As we approach Shabbat and the festival of Shavuot, we simultaneously honour our Sovereign Queen Elizabeth II, and the Sovereign of the sovereign of sovereigns, our God.
Her Majesty the Queen has, through her unstinting devotion to duty and service, represented stability and dedication over seventy years in which the world has changed at an unprecedented rate. During her long reign, the Jewish community, alongside other faiths, has been able to flourish in an environment of peace and respect. It has often been acknowledged for its contribution to this country in the arts, sciences, education and business, and above all for its focus on charity and care.
We have only to look back through our history, or round about us to many other lands, to know how lucky we are to be living in this country. We wish Her Majesty strength on her remarkable Platinum Jubilee; we hope she finds joy and satisfaction in her many achievements.
The queen has modelled that very sense of service which lies at the core of Judaism, – the service of God. Those words ‘the service of God’ may sound leaden with piety. So how do we translate them into our lives?
Over three thousand years of Jewish life, the most significant truth has not been that long ago God once spoke at Mount Sinai and gave us the Torah. Rather, the essential inner reality is that God speaks all the time and that life is a continuous revelation, as the rabbis taught, ‘Every day a voice calls out from Horeb.’ Our task is to hear it.
Brooding over this, the central challenge of all spiritual life, two teachings come into my mind, both from the bleakest period of Jewish history. The first is from Rabbi Kalonymus Kalman Shapira, the Rebbe of the Warsaw ghetto:
When you listen intently, you can hear the voice of Torah, the oneness of God, in the chirping of the birds, the lowing of cows and the interactions of people.
He wrote these courageous and defiant words in 1941, very far from the birds and cows to which he refers. He subsequently buried his writings in the grounds of the ghetto; he did not survive to see them rediscovered.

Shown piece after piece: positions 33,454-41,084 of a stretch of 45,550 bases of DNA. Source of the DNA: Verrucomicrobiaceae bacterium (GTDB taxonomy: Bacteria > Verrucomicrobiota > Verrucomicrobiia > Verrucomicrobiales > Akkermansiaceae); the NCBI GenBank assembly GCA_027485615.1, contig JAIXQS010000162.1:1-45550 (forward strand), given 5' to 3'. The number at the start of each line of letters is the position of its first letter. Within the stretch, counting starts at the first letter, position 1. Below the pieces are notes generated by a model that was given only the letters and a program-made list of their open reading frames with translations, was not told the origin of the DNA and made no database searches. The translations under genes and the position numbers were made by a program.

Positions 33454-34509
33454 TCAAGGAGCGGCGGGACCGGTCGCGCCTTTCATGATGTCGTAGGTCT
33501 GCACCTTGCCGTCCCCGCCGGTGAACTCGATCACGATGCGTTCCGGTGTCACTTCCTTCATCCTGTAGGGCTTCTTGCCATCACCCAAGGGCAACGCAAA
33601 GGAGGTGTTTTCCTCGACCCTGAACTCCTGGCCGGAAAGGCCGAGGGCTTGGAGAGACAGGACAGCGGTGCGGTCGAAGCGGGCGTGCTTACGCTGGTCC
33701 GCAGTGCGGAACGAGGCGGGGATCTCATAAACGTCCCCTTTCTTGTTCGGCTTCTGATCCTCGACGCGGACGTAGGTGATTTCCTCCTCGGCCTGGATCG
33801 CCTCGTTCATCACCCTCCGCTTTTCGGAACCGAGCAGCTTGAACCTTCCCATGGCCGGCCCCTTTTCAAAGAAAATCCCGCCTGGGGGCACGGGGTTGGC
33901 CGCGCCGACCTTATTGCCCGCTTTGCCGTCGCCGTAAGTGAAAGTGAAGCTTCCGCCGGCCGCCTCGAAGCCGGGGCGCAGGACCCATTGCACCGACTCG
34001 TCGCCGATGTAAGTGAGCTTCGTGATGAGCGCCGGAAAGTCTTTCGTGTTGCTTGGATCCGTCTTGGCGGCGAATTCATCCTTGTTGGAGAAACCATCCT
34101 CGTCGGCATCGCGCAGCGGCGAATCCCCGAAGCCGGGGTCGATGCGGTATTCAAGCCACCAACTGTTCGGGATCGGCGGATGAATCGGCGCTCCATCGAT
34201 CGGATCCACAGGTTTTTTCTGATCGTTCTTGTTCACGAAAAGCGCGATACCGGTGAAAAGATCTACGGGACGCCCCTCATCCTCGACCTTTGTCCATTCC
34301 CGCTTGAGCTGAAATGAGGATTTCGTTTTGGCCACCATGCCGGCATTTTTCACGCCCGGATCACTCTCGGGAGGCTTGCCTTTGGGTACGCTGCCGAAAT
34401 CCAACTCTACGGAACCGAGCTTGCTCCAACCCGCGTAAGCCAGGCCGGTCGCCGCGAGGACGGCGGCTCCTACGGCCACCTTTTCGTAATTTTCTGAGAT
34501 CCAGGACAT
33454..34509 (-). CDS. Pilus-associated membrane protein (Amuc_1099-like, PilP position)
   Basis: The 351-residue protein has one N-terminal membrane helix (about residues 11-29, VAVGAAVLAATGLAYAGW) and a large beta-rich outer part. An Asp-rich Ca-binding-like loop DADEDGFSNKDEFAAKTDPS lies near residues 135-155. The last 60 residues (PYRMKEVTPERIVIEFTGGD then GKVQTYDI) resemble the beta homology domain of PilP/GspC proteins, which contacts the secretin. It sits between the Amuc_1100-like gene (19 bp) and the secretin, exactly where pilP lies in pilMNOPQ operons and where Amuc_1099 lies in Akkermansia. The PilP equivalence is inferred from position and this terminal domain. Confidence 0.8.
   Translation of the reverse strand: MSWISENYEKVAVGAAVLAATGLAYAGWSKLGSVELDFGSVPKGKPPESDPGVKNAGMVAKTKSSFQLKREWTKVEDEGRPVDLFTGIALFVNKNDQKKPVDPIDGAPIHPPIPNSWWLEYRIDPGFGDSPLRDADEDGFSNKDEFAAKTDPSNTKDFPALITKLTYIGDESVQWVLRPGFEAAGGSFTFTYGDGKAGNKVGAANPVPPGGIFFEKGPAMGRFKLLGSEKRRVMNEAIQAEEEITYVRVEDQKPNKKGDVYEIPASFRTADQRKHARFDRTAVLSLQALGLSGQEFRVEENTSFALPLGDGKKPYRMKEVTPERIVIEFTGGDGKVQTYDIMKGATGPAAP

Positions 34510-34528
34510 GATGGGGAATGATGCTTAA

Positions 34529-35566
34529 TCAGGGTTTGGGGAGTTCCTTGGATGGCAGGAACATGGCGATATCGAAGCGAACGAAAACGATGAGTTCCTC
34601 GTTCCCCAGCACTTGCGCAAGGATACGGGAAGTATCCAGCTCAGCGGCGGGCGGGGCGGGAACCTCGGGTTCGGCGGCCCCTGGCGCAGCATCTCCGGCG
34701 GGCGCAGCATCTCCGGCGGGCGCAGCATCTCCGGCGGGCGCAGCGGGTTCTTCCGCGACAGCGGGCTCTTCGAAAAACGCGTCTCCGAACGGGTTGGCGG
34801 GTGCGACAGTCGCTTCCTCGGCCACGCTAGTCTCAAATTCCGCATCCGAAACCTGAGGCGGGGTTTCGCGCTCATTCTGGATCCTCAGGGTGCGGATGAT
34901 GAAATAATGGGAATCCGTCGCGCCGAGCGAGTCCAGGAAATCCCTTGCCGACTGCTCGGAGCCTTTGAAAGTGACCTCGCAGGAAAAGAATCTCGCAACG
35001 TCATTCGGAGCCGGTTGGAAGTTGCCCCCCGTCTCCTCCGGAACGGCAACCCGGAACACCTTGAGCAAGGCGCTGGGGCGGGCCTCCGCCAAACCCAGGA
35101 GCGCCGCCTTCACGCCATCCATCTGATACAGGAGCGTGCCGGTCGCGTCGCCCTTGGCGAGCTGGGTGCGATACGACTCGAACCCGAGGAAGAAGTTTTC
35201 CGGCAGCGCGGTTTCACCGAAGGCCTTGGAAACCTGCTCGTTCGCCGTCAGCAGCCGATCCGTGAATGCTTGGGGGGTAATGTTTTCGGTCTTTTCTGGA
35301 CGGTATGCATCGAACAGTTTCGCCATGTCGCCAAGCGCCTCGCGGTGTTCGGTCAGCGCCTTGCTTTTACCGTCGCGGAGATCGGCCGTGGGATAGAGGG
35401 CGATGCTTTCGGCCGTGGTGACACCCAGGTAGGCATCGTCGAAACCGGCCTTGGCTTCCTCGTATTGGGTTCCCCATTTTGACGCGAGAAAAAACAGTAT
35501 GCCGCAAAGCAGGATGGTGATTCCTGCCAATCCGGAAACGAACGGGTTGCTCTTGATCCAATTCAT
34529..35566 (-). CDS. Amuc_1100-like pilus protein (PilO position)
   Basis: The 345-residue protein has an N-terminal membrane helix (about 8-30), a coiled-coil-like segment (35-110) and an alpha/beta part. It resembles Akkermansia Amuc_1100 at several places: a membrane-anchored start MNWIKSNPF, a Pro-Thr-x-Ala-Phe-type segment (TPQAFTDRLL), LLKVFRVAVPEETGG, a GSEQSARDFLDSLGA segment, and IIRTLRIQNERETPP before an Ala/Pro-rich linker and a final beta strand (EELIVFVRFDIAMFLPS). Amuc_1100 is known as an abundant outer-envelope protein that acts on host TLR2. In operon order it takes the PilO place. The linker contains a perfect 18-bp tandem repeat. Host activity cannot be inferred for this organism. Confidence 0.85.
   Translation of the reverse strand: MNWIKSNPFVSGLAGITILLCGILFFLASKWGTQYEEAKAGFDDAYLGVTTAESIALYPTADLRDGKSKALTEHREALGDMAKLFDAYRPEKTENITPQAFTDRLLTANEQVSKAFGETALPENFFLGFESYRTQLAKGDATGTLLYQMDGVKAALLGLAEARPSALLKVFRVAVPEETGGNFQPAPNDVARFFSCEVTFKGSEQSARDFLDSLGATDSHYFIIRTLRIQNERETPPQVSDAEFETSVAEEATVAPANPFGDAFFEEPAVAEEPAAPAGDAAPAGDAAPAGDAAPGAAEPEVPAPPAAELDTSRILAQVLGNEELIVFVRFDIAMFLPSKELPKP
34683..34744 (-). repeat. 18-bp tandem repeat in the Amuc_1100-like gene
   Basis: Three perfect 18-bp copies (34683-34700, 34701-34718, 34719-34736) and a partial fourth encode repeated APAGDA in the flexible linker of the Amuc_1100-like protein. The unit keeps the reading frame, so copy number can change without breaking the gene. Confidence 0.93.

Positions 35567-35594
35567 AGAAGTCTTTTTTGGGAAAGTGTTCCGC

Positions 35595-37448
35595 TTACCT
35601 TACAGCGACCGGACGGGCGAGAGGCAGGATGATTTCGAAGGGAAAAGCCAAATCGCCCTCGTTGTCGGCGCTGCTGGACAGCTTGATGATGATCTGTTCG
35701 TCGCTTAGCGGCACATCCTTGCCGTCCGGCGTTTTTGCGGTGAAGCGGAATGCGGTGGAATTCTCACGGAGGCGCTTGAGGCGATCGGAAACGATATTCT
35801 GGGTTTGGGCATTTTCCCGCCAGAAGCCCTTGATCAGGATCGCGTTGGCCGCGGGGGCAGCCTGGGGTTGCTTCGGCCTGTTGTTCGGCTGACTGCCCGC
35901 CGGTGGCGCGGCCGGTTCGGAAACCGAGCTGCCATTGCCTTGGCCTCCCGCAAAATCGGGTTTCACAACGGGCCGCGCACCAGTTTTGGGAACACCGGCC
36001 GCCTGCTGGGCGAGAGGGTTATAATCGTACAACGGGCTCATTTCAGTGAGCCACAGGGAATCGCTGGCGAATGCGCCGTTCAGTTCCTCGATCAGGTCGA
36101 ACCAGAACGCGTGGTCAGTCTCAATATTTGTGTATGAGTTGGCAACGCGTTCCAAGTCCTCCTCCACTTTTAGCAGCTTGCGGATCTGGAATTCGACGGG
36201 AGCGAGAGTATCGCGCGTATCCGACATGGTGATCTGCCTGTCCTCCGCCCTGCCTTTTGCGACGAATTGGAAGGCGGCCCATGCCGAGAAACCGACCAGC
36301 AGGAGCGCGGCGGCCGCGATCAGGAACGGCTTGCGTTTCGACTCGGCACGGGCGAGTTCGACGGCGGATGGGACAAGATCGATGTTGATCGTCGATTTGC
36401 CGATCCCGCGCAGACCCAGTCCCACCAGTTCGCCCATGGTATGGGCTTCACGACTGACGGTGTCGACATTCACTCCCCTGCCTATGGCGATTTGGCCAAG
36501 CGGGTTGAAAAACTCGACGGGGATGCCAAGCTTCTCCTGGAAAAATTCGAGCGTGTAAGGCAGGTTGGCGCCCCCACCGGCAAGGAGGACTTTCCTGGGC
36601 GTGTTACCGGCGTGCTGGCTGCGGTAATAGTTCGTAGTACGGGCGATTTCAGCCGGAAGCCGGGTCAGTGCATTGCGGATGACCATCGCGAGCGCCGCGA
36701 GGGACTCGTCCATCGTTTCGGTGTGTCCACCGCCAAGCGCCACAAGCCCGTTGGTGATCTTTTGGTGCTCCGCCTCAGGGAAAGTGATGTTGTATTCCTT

The second teaching comes from Rabbi Hugo Gryn, of beloved memory. I want you to know, he wrote afterwards, that God was present in Auschwitz. But not, he added, the God of my childhood imaginings. God was there, abused and blasphemed.
These two teachings together form the heart, the two pumping valves of my Torah, and guide me through life. They remind me of what the mystics have always understood as the oneness of all things, garbed and concealed within our different material and mental forms. Where there is beauty, peace and joy this oneness sings out in wonder and glory. That is why all life must be cherished, why in William Blake’s words,
A robin redbreast in a cage / Puts all heaven in a rage.
It is the secret of the great togetherness of humankind and all creation.
But it does not follow that where there is suffering, misery, violence and cruelty God must be absent. Rather, the heart and conscience, the holy within life, screams out in pain and outrage. ‘Help me!’ it cries, ‘Bring me justice, decency, kindness, healing!’ To the best of our limited capacities, we have to respond. That is the meaning of being commanded.
These two teachings circumscribe every moment and situation of human life. They are, I believe, God speaking to us, not from afar, not from the remote distance of history and the heights of a mountain top, but from right here, from what’s next to us and within us.
The verse preceding the Ten Commandments in the Book of Exodus reads: ‘God spoke all these words, saying.’ ‘Spoke’ refers to the historical-mythical revelation at Sinai. ‘Saying’ is here, now, at all times and to us all.